But when it comes to good old-fashioned storytelling, which is better — a novel or its film adaptation?
Reading is very personal experience and can be done pretty much anywhere. A good novel will offer plenty in way of characters’ backgrounds.
Writers have time to build up their characters, and readers often have detailed understanding of characters’ thoughts and feelings.
Unlike film, there are no time constraints. Storylines, too, can weave intricately around each other, with the reader having time to savour different locations.
A visual treat for your senses. Film brings many experiences to the table that you don’t get from a novel.
There is sound — from the dialogue you hear to the music score and special effects. Actors breathe life into characters, just as directors capture scenes for maximum impact. Film can also be instantly enjoyed with others — the laughs, tears and scary jump scenes included.
In my mind, one isn’t better than the other.
With a novel, my imagination can conjure up images of characters wandering along cold, cobbled streets, or bartering with vendors in bustling marketplaces. Plots in novels have me thinking of all possible scenarios before they are resolved.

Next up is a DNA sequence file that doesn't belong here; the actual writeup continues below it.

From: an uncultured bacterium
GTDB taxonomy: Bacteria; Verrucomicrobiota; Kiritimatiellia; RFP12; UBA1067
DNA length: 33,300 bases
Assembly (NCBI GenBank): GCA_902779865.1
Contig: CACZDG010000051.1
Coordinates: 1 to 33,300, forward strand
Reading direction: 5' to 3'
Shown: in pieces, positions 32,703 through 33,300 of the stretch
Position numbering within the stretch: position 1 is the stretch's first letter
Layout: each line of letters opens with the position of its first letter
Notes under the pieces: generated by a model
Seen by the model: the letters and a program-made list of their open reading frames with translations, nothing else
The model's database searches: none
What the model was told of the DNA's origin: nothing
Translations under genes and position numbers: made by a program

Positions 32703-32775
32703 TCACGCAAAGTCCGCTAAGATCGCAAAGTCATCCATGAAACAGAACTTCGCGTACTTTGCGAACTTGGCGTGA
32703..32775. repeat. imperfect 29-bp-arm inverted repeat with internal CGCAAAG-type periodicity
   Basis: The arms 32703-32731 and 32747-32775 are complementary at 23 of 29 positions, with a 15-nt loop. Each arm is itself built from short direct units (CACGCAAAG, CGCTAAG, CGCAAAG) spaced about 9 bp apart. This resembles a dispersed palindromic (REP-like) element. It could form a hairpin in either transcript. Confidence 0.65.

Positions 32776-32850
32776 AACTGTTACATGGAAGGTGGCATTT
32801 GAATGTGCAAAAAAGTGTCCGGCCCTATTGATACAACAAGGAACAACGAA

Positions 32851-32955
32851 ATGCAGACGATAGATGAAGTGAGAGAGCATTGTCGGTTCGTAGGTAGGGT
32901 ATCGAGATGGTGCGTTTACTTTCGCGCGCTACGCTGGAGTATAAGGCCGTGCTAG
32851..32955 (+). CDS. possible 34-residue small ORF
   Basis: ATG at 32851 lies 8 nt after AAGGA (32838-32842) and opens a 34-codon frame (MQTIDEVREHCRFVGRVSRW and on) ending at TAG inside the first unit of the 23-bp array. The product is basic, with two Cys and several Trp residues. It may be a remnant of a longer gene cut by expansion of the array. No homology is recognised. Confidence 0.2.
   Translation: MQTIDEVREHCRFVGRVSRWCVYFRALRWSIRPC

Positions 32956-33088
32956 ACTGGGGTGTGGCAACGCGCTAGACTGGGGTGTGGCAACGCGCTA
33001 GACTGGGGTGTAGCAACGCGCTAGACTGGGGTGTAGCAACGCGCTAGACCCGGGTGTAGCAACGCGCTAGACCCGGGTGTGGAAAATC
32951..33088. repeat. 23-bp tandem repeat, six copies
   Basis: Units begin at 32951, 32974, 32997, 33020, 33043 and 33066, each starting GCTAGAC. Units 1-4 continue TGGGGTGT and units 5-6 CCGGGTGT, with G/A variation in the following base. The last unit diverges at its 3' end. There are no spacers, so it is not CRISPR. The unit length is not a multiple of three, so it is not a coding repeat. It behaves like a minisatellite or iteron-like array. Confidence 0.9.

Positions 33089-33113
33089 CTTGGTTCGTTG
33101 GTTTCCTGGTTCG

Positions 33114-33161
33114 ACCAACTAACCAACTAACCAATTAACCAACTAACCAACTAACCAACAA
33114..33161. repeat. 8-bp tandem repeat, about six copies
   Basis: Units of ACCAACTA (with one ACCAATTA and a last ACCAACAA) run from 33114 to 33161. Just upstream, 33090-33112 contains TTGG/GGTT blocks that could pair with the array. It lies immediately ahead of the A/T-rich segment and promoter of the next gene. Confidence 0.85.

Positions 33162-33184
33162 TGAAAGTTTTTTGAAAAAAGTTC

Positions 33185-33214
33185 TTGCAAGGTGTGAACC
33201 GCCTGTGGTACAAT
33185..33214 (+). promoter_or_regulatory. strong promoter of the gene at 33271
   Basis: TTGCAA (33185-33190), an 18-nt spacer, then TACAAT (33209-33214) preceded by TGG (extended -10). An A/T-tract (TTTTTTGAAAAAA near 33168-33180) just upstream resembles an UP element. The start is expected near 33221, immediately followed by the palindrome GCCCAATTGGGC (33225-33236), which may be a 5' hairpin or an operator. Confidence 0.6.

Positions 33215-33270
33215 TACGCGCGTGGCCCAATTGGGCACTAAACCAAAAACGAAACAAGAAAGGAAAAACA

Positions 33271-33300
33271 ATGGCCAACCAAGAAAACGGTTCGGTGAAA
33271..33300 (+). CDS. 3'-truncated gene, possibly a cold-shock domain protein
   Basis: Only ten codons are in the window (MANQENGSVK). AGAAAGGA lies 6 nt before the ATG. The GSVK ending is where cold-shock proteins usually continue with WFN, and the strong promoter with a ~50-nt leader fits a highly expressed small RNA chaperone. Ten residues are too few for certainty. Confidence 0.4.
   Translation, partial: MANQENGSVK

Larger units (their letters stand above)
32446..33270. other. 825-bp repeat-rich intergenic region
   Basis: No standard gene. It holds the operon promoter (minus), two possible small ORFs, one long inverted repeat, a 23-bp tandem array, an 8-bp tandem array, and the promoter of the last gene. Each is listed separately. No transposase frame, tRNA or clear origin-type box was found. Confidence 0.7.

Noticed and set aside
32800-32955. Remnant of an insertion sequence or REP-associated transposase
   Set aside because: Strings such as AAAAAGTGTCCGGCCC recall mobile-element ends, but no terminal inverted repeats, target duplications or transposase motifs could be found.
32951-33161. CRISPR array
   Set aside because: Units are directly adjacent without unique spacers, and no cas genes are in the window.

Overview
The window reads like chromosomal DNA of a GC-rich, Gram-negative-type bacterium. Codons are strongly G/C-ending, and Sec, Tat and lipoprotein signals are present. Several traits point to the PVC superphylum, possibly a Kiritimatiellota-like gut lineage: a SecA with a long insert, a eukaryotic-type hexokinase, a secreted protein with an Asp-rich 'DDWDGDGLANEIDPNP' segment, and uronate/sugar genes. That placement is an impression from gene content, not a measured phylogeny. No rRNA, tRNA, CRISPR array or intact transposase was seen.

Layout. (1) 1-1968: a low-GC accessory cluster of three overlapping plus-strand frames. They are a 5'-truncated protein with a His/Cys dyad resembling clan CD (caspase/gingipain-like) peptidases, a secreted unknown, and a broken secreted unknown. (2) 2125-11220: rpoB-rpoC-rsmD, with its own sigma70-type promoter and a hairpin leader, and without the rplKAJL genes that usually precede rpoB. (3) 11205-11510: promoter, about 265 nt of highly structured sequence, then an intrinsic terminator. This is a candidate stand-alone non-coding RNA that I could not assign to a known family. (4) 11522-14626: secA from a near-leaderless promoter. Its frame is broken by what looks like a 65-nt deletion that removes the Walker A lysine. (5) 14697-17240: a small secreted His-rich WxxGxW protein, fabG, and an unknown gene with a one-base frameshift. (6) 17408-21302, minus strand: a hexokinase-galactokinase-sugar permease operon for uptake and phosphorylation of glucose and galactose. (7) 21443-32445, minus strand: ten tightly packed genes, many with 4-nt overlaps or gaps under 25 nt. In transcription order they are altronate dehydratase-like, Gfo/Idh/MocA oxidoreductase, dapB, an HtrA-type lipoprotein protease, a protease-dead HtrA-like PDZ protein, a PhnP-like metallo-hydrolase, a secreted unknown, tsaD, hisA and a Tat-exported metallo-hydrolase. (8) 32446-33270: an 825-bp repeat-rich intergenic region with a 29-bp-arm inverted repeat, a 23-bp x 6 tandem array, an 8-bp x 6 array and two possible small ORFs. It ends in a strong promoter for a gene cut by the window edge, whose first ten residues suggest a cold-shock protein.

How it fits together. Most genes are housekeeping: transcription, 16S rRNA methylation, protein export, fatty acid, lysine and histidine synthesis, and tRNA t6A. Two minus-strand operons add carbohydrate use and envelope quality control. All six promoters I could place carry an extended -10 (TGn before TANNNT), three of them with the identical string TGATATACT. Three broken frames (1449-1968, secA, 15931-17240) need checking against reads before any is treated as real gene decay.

I love immersing myself in such a world, looking forward to reading where I last left off.
Thanks to the visual impact of being able to transport the viewer to any place and time, film can be spectacular.
I’m not relying on my own imagination to piece scenes together.
With film, there are many creative individuals, and the technology available to them, helping produce memorable scenes. Whether it’s roaming dinosaurs in “Jurassic Park” or ghostly apparitions in “The Woman In Black”.
If I had to compare a novel with its film-adaptation counterpart, nine times out of ten the novel would win. T
his is simply due to the personal and detailed reading journey it offers. But for entertainment value, there is no reason why both can’t be enjoyed individually and together.
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